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Theological Term of the Week

Heidelberg Catechism
A Reformed confessional document, written by Zacharias Ursinus (1534-1583) in Heidelberg, consisting of a series of questions and answers used to teach Christian doctrine and practice.   

  • From the Heidelberg Catechism

    1. Q. What is thy only comfort in life and death?

    A. That I with body and soul, both in life and death, am not my own, but belong unto my faithful Saviour Jesus Christ; who, with his precious blood, has fully satisfied for all my sins, and delivered me from all the power of the devil; and so preserves me that without the will of my heavenly Father, not a hair can fall from my head; yea, that all things must be subservient to my salvation, and therefore, by his Holy Spirit, He also assures me of eternal life, and makes me sincerely willing and ready, henceforth, to live unto him. 

  • From Christ in the Heidelberg Catechism by Robert Godfrey:
  • From the beginning the catechism was intended for preaching as well as teaching. The Reformers of Heidelberg were convinced that not only children needed catechizing, but all God’s people needed careful, regular instruction in the basics of the faith. The catechism was divided into 52 Lord’s Days with the purpose of facilitating weekly preaching from the catechism. Especially in the Dutch Reformed tradition that intention has been preserved to our day. The sermon in one service each Sunday (usually the afternoon or evening service) is based on the catechism for that Sunday.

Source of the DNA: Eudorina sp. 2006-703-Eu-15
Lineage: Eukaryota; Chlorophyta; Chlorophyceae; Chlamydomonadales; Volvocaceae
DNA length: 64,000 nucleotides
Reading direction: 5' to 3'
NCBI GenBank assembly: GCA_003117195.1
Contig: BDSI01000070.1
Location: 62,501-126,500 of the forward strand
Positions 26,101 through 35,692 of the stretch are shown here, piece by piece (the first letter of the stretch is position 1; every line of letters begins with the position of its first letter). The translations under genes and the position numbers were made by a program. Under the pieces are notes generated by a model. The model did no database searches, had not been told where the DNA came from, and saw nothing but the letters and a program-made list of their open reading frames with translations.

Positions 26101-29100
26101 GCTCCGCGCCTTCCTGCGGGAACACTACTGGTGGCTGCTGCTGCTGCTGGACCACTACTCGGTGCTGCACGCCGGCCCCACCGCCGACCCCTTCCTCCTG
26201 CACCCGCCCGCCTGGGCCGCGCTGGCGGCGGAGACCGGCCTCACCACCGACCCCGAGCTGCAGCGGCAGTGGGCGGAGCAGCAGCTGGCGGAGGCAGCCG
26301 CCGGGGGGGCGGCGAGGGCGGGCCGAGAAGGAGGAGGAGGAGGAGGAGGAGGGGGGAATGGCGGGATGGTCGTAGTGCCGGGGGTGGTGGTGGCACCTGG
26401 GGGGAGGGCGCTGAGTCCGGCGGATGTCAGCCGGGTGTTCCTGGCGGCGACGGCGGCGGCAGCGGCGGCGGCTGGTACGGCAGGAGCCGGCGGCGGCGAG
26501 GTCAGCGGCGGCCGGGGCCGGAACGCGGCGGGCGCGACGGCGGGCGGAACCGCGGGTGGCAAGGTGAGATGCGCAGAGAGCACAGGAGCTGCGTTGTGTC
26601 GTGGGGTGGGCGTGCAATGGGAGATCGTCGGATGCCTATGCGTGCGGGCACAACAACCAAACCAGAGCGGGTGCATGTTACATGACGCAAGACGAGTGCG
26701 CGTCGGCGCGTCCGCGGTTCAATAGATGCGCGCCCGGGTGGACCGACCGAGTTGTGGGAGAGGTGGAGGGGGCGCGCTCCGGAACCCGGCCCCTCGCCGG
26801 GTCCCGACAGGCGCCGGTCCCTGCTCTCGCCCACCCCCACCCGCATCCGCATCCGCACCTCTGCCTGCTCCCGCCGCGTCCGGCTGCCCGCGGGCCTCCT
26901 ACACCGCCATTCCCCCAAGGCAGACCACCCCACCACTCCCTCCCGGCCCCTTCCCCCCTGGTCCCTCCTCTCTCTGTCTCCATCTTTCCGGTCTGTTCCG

The personal and Christ-centered character of the catechism is clear right from the beginning. The first question asks, “What is your only comfort in life and death?” The answer is as fine a summary of the gospel as can be found anywhere: “That I am not my own, but belong-body and soul, in life and in death-to my faithful Savior Jesus Christ. He has fully paid for all my sins with his precious blood, and has set me free from the tyranny of the devil. He also watches over me in such a way that not a hair can fall from my head without the will of my Father in heaven: in fact, all things must work together for my salvation. Because I belong to him, Christ, by his Holy Spirit assures me of eternal life and makes me wholeheartedly willing and ready from now on to live for him.”

    This first answer is long and stands in marked contrast with the rather short questions that begin other catechisms. The Westminster Shorter Catechism asks, “What is the chief end of man?” and answers, “To glorify God and enjoy him forever.” The Anglican Catechism is even briefer (and easier). Its first question is “What is your name?” But Heidelberg takes the catechumen to the heart of the gospel right at the beginning. Christ stands at the head of the catechism and the whole catechism is an explication of what it means to belong to him.

Learn more:

  1. Justin Holcomb: The Heidelberg Catechism
  2. Carl Trueman: The Heidelberg Catechism (mp3)
  3. Robert Godfrey: Christ in the Heidelberg Catechism
  4. Zacharias Ursinus: Commentary on the Heidelberg Catechism
  5. Doug VanderMeulen: Series of sermons on the Heidelberg Catechism (mp3s)
  6. URC Learning: Heidelberg Catechism Curriculum for Families (mp3s and pdfs)
Related terms:

Filed under Creeds and Confessions.

Do you have a term you’d like to see featured here as a Theological Term of the Week? If you email it to me, I’ll seriously consider using it, giving you credit for the suggestion and linking back to your blog when I do.

Clicking on the Theological Term graphic at the top of this post will take you to a list of all the previous theological terms in alphabetical order.


A Catechism for Girls and Boys

Part II: Questions about The Ten Commandments

Disclaimer: I believe Christ fulfilled the Sabbath and there isn’t such a thing as a “Christian Sabbath.” I’m not sure how I’d change this question if I were to use this catechism.

Do you agree with this question and answer? If not, would you change it? How?

50. Q. What day of the week is the Christian Sabbath?
      A. The first day of the week, called the Lord’s Day.

(Click through to read scriptural proof.)

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Round the Sphere Again: Reformation Day